These two will teach you how to make little sacrifices, even when you don't want to
Last year’s 100th anniversary of the Fatima apparitions afforded many the opportunity to examine the lives of Sts. Francisco and Jacinta Martos, especially in light of their canonization.
Dominican Fr. Thomas Petri recently tweeted, “Last year, my devotion to Our Lady of Fátima began and flourished. Then after a pilgrimage to Fátima and reading Sr. Lucia’s memoirs, I found myself praying to St. Jacinta. So now I’ve got a little 9-year-old saintly girl roaming around my spiritual life.”
Like Fr. Petri, I too share similar sentiments after visiting Fatima in 2016, and continued reading about the Fatima apparitions through the centenary year and beyond.
I recently read Jean Heimann’s Fatima: The Apparition that Changed the World (St. Benedict Press). Even though I attended the Pontifical International Marian Academy’s symposium on Fatima and have studied the apparitions, Heimann’s introductory text taught me a lot about Fatima and its message, but most especially the visionaries.
I never knew much about Francisco and Jacinta, especially the spirituality of these two child saints. As I read about their spiritual practices, it made an impression on my soul, compelling me to live the Fatima message.
On one occasion, Jacinta wept when she heard the Passion of Jesus being read, and she made a resolution to never again cause Jesus suffering. Jacinta took to heart the words of Mary and, according to Heimann, “quickly developed within her heart a burning love for God and the souls of her fellow men.” She offered her life as a living sacrifice to please God and save souls. Some small sacrifices included giving away her lunch and snacks to the poor. When she suffered illness, she accepted it as an opportunity to suffer for the conversion of sinners and for the salvation of souls.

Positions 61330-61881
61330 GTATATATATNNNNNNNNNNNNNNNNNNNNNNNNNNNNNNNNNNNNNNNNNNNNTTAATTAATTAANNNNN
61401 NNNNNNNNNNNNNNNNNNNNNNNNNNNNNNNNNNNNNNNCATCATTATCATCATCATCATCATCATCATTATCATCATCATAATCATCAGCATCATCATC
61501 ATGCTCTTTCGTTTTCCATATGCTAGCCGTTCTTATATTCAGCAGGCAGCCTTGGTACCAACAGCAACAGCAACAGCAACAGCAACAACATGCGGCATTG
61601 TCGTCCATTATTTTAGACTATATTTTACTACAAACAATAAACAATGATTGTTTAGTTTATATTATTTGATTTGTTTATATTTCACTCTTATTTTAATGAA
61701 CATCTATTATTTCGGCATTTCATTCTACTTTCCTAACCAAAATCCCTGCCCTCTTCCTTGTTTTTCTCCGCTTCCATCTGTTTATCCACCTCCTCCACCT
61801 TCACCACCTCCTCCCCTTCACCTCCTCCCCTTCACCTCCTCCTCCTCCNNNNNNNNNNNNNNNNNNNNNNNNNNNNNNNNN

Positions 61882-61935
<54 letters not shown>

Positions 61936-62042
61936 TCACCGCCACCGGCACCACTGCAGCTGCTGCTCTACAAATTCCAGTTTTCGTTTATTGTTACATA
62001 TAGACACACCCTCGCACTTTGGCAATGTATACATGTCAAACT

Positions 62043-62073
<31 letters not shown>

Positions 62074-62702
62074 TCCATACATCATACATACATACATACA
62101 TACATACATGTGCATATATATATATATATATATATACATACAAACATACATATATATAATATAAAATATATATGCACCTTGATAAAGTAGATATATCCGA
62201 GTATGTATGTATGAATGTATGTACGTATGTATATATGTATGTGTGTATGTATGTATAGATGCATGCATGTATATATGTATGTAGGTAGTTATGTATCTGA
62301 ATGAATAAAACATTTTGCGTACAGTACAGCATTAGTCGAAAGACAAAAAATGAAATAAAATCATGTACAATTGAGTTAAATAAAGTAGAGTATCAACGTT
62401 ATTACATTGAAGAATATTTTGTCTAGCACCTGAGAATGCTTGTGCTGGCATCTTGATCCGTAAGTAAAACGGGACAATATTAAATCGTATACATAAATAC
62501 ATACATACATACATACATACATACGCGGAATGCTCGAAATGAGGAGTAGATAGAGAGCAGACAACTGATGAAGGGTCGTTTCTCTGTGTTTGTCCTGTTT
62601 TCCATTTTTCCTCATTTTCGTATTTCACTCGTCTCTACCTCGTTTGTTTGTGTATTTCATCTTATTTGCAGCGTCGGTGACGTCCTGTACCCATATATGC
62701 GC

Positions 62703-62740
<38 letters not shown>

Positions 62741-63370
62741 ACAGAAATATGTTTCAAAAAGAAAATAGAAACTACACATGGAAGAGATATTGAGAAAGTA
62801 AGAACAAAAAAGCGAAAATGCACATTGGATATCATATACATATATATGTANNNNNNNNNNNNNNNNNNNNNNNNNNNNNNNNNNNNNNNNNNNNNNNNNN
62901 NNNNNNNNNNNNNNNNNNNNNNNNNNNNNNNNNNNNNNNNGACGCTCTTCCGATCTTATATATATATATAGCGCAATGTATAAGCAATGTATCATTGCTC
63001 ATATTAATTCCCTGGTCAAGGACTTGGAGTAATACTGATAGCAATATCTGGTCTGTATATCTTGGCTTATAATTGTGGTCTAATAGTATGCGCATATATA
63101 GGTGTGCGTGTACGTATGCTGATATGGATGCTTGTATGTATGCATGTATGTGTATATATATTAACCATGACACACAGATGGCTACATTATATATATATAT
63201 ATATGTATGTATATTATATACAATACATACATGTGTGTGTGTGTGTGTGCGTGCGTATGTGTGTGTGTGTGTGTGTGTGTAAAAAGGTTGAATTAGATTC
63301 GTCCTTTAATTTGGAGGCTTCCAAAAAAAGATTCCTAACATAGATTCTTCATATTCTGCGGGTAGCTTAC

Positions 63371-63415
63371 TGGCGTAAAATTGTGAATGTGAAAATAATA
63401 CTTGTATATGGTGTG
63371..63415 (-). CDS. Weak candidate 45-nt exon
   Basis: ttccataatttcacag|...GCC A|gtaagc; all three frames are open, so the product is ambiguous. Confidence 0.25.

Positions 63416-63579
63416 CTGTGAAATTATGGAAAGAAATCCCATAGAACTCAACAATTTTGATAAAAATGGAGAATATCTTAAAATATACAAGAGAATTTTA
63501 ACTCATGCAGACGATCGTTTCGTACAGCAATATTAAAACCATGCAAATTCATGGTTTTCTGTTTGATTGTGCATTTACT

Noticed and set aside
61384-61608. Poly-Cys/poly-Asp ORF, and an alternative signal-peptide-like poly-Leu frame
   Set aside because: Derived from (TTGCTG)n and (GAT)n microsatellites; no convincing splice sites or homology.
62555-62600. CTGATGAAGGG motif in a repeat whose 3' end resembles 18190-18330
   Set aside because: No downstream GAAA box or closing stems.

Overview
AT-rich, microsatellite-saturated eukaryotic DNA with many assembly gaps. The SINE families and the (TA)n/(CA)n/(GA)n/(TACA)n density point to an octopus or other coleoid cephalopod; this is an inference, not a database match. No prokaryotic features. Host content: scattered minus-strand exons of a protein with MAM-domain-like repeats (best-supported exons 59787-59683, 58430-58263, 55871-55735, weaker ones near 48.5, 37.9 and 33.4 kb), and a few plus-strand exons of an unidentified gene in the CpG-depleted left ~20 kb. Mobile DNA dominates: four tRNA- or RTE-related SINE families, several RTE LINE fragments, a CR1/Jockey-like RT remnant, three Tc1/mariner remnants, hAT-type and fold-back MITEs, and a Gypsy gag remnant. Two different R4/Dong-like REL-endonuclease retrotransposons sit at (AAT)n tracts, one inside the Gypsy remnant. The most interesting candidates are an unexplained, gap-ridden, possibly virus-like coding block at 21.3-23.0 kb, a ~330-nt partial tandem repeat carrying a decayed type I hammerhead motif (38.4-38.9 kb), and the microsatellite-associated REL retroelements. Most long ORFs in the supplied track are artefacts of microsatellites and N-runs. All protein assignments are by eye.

Francisco was a simple soul, who often would climb a little mountain and there play his flute and sing songs to the Lord. After the apparitions, Francisco knew two things: he was going to die soon and he needed to pray many rosaries. What a special grace Francisco received from Our Lady, to know that he would soon go home to be with God. This allowed Francisco to contemplate his death often (#MementoMori) and prepare himself spiritually for the hour of his death.
Francisco and Jacinta took Mary’s message seriously. They prayed the Rosary daily, made small sacrifices for the conversion of sinners, and offered their suffering to God as a prayer. Learning how they dedicated themselves to Mary’s message renewed within me a desire to better live the Fatima message.
I’m often presented with the opportunity to make sacrifices (small acts of self-denial) or offer moments of suffering as a prayer. Unfortunately, I’m weak, and sometimes refuse to make the sacrifice, or all I do is complain when suffering presents itself. I’m inspired by Sts. Francisco and Jacinta. They were so young, but their love for God and humankind was so evident. They challenge me to seek holiness, to live the Fatima message, and to make sacrifices for the conversion of sinners.
Fatima’s importance extends well beyond last year’s 100th anniversary celebrations. And if the experience of Fr. Petri and myself tells us anything, devotion to the apparition and the child seers continues to this very day among the faithful.
Our Lady of Fatima, pray for us.
Sts. Francisco and Jacinta, pray for us.
(Want to visit Fatima? Join Fr. Edward Looney on a pilgrimage this October. Learn more here.).